Labour and anti-Semitism: Why this needs to be taken seriously
By Kerry McCall
I am a Labour voter, and have been a member of the party since 2016. I have always voted Labour in the hope of ousting the Conservative government, not to mention that their policies generally align with my political values.
But I have been disturbed this week to see fellow supporters and party members continuing to downplay, or deny, the fact that Labour has had internal problems surrounding issues of anti-Semitism.
The Equality and Human Rights Commission (EHRC) investigation into anti-Semitism found the Labour party responsible for: interfering with anti-Semitism complaints, failing to adequately train those handling complaints of anti-Semitism, and harassment towards those making accusations within the party.
Issues were also highlighted by the Jewish community themselves during the last general election. 47% of Jewish people surveyed said they would consider emigrating if Jeremy Corbyn won the election, and the majority viewed Labour’s policy towards anti-Semitism as ‘lax’.
This speaks volumes. If Jewish people do not feel safe when imagining living under a Labour government, and if they do not feel as though accusations of discrimination are being taken seriously, then this is something worth investigating and tackling.
Anti-Semitism is a form of racism, and it should be treated as such. The EHRC report showed that the Labour Party failed to prevent anti-Semitism or, at worst, simply accepted it and did nothing.
The fight against racism has been amplified over the past few months through the international Black Lives Matter campaign, and young people have been striving to educate themselves on issues of race in the hope of making positive changes to society.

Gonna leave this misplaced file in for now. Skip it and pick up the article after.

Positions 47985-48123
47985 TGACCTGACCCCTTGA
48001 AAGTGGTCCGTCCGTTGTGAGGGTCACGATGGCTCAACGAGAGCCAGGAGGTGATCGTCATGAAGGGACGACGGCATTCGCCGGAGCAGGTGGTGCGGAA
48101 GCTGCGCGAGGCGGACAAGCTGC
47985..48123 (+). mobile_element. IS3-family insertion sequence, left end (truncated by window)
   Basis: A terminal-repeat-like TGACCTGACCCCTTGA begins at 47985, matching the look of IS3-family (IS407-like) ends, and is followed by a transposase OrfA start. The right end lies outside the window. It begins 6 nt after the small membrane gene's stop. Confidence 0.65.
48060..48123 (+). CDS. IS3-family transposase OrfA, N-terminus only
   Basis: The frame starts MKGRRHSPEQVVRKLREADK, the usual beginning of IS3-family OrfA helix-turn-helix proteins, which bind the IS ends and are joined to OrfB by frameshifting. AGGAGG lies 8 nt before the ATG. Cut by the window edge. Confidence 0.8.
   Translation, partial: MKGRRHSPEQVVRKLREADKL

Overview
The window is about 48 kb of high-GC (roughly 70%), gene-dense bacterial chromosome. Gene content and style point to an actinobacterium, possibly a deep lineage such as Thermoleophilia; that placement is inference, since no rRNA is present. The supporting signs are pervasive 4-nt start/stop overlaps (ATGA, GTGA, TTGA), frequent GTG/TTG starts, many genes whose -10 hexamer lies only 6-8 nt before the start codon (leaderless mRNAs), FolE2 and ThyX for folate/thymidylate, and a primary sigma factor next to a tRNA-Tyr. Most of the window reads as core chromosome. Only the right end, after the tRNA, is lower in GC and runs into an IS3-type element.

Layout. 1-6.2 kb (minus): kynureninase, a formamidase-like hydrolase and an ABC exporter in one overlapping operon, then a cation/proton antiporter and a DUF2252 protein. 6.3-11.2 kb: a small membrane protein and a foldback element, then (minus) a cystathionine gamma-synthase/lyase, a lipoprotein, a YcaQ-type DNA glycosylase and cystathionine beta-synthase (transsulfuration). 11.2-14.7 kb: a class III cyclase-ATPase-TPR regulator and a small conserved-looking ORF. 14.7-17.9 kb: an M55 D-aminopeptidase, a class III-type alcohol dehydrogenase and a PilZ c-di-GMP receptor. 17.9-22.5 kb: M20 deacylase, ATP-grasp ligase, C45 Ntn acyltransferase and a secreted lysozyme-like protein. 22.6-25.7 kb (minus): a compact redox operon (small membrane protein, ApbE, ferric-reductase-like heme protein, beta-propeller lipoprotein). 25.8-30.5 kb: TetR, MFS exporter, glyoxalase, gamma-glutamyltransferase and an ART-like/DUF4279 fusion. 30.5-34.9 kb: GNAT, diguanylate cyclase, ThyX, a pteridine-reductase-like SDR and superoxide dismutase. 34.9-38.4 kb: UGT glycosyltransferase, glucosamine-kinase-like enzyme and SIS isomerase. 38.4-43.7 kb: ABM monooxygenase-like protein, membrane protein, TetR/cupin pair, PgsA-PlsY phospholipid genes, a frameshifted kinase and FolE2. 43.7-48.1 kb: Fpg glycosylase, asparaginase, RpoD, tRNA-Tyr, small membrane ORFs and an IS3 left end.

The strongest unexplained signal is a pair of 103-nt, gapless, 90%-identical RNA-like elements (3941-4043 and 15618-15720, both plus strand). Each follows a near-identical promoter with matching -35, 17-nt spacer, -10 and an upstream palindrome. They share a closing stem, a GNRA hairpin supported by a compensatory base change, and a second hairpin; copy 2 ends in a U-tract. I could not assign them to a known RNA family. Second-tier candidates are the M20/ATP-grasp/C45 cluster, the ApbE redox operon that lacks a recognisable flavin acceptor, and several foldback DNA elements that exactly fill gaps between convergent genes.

Yet, somehow, racism towards Jewish people is being overlooked, and is not causing anywhere near as much concern as it should. Accusations of anti-Semitism need to be acknowledged, investigated, and resolved, just as any other accusation of racism should be.
For Corbyn to respond to the EHRC report on social media by arguing that the number of accusations had been exaggerated, whilst in the same statement championing a “zero-tolerance policy towards racism”, is hugely problematic.
Accusations of racism on any scale, small or large, should ring alarm bells for political leaders. Corbyn’s almost instant diminishing of the scale of the issue, as opposed to accepting and apologising for the mistakes, shows little promise of progress. It indicates a sense of stubbornness, by refusing to admit any level of responsibility.
Obviously, racism is prevalent in other political parties in Britain. Islamophobia within the Conservative party is, in my opinion, deeply rooted, and should undoubtedly be looked into just as the Labour party has been investigated.
The fact that this has not yet happened, however, is not an excuse to ignore Labour’s anti-Semitism problem. Yes, it is wrong that the Conservatives have not received similar treatment. No, that does not mean accusations of anti-Semitism can be dismissed.
I am positive that if Boris Johnson were to respond to accusations of Islamophobia in his party in the way that Corbyn has responded to the findings of this week, he would face immense criticism from his opponents on the Left, and his reputation as a racist would be highlighted immediately.
If Labour had not taken recent action, I would likely have withdrawn my party membership. Thankfully, it seems they are no longer refusing to accept wrongdoing, and are beginning to reckon with their mistakes.
Whether you support Keir Starmer’s takeover as leader of the Labour Party or not, he has taken steps to reassure Jewish Labour voters, and has taken a far tougher stance on dealing with anti-Semitism.
The new leadership promptly promised Jewish leaders that a proper complaints procedure would be set up to deal with all outstanding cases of anti-Semitism in the party. Now, Labour’s response to EHRC, as well as to Jeremy Corbyn’s reaction to the report, shows hope that issues are being properly addressed, and that those who continue to downplay anti-Semitism in any form are facing consequences.
Labour still has a way to go in rebuilding bridges with the Jewish community, and in mending their reputation. However, recent actions are, fortunately, far more indicative of this ‘zero-tolerance policy’ towards racism that Labour must strive to pride itself on in the future.